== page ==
I don’t really see the point in this article. But it seems that for the average eXhole it doesn’t matter: John Dolan writes something, so let’s all drool over it! Are we going to die? Really? Oh no, now this must be the most important part of life, let’s focus on it, let’s all be morose fuckers like some emo kids. And then let’s go through some religion-criticism 101. Pfuh. Schopenhauer, pathetic. All of his stuff has soundly be refuted as anti-life nihilism that doesn’t get you anywhere by Nietzsche anyway. And for all the talk of death, and life having no point and all, well, you live in the US, get yourself a gun and paint the bathroom a more lively colour. Or is everyone above that, is that too minor, are we waiting for the nuclear winter to wipe us all out? Fuck me.

    I smell simple mid-life crisis. Dolan is 54, was recently laid off unceremoniously from his university job and feels he’s at an end-station of life. No wonder he comes up with all this nihilistic crap. If he really feels that way, I suspect the eXile will come up with an obituary soon.

    The world is a crappy place, but I think a truly great person is above all the misery and stupidity, and strives to be the best. That means focusing on art, so you can leave something permanent of beauty to the world, or try to become someone extremely powerful and use that power to improve the world. Don’t be a nihilistic asshole, it leads to nothing. And if you are, just rid the world of yourself so the rest of us doesn’t have to listen to your nihilistic whining.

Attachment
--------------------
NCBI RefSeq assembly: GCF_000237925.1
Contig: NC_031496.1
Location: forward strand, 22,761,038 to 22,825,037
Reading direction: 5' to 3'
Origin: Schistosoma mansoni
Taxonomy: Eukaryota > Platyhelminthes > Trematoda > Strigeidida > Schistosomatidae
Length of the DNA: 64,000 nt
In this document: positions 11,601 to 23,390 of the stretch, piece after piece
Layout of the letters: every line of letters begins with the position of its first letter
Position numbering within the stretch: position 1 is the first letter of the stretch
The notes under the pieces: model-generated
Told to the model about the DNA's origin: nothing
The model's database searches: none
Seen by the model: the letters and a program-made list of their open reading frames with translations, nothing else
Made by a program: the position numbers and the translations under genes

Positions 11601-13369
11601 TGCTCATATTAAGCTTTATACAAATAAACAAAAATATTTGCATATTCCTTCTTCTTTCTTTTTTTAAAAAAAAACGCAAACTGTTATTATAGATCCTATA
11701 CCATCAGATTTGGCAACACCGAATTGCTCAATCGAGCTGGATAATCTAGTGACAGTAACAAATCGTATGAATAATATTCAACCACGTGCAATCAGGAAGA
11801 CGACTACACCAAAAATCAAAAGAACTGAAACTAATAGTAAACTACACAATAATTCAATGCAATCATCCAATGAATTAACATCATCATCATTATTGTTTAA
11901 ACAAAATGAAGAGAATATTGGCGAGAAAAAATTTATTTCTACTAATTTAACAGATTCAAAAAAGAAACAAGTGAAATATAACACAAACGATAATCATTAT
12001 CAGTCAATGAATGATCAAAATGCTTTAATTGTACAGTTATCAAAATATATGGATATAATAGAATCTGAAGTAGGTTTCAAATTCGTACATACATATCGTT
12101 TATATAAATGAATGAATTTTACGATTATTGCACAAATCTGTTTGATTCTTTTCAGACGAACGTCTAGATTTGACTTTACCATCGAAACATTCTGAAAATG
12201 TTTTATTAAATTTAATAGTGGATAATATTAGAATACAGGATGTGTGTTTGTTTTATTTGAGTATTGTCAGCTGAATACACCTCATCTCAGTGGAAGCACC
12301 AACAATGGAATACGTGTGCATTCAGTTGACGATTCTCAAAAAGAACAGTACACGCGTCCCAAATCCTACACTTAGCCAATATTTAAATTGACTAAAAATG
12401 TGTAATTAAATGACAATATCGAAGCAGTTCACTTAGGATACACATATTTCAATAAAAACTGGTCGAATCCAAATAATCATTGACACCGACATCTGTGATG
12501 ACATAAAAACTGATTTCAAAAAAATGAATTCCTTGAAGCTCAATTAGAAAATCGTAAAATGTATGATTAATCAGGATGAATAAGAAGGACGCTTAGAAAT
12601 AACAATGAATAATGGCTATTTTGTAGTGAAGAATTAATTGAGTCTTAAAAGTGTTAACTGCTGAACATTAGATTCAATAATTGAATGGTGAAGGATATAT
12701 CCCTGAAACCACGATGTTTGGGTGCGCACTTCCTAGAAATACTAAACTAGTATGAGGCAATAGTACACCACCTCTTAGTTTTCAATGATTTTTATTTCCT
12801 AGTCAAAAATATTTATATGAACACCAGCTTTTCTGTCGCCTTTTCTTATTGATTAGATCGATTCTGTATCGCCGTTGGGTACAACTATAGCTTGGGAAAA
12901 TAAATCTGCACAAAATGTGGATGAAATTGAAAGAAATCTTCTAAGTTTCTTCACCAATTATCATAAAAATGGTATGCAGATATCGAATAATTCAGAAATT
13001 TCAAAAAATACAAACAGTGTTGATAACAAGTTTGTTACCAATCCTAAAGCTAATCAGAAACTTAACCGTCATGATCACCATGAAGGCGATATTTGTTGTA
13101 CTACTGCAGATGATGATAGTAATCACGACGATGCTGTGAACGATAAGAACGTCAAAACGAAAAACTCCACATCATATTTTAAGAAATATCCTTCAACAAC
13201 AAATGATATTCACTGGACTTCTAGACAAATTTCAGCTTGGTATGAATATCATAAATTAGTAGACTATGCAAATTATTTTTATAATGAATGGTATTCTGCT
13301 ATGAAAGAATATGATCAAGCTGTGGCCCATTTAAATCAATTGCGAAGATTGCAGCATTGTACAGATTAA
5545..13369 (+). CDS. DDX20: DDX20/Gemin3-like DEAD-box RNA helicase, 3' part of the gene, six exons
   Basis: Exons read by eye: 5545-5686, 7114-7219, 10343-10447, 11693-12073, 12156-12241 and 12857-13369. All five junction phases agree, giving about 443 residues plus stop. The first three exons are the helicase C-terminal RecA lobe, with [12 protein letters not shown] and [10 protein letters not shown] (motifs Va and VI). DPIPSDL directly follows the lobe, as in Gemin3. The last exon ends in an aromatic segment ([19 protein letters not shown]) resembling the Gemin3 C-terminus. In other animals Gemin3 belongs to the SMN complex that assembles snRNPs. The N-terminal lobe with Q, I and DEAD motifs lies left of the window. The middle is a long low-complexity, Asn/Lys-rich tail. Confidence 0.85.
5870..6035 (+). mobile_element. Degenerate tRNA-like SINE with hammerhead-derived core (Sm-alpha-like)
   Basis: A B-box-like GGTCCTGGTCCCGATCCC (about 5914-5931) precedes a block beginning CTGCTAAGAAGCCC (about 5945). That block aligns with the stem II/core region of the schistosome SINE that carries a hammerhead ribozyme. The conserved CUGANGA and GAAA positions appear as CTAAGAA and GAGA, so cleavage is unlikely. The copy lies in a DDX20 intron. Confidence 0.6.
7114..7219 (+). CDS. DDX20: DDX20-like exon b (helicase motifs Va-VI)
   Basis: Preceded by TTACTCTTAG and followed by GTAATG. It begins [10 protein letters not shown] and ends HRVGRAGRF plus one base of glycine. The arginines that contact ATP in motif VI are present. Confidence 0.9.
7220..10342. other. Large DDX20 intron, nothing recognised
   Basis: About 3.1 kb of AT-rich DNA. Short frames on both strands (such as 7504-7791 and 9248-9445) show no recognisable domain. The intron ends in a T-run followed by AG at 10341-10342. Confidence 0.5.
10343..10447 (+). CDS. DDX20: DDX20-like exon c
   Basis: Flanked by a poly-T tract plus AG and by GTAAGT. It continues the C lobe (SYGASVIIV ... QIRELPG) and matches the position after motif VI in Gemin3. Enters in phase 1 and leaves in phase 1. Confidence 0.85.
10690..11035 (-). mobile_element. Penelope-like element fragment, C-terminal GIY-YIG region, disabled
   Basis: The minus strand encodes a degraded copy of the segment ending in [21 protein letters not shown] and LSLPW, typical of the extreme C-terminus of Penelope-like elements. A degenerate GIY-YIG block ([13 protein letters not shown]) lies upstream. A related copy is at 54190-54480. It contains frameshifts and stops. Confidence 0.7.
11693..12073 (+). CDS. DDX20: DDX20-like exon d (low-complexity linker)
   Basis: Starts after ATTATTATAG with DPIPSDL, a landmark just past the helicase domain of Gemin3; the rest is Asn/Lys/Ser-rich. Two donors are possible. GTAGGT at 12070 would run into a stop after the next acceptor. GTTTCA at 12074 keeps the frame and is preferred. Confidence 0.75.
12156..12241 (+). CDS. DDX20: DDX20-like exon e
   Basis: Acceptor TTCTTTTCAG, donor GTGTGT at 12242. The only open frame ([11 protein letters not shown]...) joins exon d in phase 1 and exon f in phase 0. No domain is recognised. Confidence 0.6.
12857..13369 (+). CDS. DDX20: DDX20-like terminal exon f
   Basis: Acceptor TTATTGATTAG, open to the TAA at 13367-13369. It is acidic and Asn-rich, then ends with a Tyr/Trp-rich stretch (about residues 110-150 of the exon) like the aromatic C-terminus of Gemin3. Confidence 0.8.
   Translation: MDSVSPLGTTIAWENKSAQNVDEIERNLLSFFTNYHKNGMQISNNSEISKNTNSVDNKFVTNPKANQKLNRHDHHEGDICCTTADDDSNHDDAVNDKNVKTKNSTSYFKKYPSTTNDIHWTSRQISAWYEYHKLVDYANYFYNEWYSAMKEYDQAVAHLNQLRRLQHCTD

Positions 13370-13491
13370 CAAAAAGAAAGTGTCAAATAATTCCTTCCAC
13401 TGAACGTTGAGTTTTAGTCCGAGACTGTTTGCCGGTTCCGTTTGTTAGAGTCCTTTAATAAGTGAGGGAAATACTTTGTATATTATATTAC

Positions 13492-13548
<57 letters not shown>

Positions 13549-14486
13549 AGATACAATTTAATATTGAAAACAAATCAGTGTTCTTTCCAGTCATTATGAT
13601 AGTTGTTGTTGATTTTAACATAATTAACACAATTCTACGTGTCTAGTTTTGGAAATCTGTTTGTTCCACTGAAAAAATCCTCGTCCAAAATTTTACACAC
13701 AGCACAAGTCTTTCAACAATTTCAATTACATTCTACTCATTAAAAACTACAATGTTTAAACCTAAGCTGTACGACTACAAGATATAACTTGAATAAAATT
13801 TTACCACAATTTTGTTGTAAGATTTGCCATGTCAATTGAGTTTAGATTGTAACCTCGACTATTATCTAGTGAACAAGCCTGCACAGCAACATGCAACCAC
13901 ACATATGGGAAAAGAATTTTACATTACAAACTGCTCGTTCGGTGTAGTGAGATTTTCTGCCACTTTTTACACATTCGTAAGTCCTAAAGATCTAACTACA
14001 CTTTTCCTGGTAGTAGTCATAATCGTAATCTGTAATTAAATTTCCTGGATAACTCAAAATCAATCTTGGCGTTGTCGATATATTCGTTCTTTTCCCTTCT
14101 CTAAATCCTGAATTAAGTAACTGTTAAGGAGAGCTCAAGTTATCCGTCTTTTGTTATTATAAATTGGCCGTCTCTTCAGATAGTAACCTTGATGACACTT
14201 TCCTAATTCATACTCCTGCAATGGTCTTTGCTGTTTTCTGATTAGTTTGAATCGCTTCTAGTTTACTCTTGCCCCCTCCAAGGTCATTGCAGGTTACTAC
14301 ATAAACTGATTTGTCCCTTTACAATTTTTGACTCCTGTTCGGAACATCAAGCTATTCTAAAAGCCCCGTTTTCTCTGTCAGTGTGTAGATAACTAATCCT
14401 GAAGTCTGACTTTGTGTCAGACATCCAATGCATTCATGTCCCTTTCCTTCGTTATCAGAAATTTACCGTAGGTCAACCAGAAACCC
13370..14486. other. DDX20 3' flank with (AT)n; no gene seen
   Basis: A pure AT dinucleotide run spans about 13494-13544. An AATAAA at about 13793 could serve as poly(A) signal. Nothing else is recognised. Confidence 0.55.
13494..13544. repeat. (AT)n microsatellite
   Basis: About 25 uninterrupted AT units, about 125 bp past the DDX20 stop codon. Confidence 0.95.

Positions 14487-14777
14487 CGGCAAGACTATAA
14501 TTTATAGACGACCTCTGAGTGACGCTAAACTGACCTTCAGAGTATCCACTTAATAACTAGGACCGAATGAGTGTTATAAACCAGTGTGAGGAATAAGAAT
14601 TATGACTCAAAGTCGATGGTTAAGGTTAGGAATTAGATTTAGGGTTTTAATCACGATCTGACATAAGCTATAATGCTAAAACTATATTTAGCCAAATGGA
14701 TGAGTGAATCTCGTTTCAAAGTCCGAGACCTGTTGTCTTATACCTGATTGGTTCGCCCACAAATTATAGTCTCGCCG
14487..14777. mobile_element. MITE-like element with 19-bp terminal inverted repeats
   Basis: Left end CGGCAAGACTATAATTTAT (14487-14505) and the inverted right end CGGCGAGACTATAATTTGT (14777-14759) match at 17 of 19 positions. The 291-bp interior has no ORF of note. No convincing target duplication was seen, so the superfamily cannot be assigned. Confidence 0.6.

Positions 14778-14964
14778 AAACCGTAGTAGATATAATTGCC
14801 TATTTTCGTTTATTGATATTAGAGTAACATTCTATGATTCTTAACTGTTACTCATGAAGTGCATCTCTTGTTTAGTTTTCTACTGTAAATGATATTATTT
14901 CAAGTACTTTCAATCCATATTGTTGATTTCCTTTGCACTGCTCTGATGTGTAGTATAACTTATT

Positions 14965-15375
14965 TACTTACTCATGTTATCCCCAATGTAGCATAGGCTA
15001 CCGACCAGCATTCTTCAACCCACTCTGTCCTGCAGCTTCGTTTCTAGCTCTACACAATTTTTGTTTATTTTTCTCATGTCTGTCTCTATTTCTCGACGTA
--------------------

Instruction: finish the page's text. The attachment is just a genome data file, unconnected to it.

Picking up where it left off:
• 45. Eric Fyfe  |  March 26th, 2010 at 9:03 pm

    John Dolan is one of my favorite writers. The best writers are Dolan, Ames, and Philip K. Dick. They all came out of the Bay Area and they all spoke the truth.I’ve read a lot of Dolan’s work and he
    was right about everything when it came to literature.

    I look at it this way. It’s all about interptation; This reminds me of The Albert Camus novel The Outsider. Both writers were trying to convey the pathos of the athiest man.

  • 46. Trevor  |  November 9th, 2011 at 5:57 am

    Aww, cheer up John! Didn’t you yourself say this was all going to change somewhere down the line in your review of The Elementary Particles? Sure, you’ll likely still die before it happens – as will everyone reading this – but never count out humanity’s fight against the “bad miracle.”

  • 47. Someone  |  December 8th, 2013 at 3:11 pm

    There is no one but the great John Dolan

  • 48. Richard  |  November 18th, 2014 at 7:11 pm

    Hegel was just as brutal as Schopenhauer. They hated each other precisely because they were so alike – kinda like China and Vietnam you know?

    Don’t trust Hegel’s Marxist fans, he had nothing to do with most of what they say about him. “Absolute Knowledge” “Thesis antithesis synthesis” and other dumb cliche’s have nothing to do with his thinking. In fact, you’d probably like him. Brecher would, that’s for damn sure – Hegel was one of the only philosophers brave enough to say that War is perfectly inevitable. And despite his supposed racism, he openly supported the French AND Haitian revolutions (ironically, he was far less of a racist than Marx, who called blacks niggers in disgust and anger, and dismissed entire categories of human development as “Asiatic mode of development” – intellectual slang for “I’m too lazy to look into it and it doesn’t fit my Iron Model of History anyway.”). Openly supporting Napoleon’s revolution was incredibly brave for a European (let alone a German) but supporting black slaves killing their masters? You can see why so many people thought he was insane. But Hegel was not (just) mad, he was a genius. Look into him, he’s not what the pseudo-leftists claim he was.